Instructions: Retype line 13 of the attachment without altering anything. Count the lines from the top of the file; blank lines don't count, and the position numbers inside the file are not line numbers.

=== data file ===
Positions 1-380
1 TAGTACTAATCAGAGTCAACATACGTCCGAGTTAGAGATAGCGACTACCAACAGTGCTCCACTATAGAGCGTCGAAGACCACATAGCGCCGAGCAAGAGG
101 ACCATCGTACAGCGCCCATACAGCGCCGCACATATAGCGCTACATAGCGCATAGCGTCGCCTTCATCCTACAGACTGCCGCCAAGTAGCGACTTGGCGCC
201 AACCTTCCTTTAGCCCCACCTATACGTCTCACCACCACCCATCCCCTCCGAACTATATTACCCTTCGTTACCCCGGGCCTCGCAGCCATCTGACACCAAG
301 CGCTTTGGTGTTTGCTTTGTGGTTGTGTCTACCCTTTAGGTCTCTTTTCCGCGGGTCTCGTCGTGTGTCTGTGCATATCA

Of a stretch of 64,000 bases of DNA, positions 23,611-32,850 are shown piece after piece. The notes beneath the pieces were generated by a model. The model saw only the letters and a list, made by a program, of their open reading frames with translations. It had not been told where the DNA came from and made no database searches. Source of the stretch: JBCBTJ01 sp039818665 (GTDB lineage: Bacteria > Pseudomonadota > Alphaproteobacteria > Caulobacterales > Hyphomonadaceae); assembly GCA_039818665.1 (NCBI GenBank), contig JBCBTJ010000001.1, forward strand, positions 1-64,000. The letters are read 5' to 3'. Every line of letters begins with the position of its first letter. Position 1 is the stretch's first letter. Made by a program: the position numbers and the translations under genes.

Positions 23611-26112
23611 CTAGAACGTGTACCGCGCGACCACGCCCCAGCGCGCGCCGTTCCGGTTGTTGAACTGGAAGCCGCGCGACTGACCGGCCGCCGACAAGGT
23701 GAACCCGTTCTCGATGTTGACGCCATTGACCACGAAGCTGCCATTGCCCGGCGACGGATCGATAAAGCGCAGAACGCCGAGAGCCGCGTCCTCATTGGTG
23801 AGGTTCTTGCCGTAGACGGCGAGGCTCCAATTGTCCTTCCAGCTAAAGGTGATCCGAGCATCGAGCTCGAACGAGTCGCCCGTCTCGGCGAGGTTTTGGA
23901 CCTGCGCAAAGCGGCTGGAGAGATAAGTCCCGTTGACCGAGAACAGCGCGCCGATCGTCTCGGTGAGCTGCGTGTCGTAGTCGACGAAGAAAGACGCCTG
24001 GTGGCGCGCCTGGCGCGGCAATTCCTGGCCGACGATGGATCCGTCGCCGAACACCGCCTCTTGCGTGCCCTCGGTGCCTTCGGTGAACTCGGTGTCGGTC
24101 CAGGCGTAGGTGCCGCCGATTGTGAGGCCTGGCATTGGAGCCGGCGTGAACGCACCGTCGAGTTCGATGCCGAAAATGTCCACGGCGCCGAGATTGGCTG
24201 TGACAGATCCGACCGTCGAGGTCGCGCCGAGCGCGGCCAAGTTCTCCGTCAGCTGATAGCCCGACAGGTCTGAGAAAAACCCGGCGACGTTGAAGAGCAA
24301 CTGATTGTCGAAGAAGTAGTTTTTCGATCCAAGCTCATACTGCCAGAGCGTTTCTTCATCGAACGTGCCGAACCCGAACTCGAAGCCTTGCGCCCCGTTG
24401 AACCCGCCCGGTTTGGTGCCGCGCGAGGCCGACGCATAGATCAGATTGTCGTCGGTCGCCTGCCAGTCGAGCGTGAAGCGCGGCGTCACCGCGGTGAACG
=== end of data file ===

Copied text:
24101 CAGGCGTAGGTGCCGCCGATTGTGAGGCCTGGCATTGGAGCCGGCGTGAACGCACCGTCGAGTTCGATGCCGAAAATGTCCACGGCGCCGAGATTGGCTG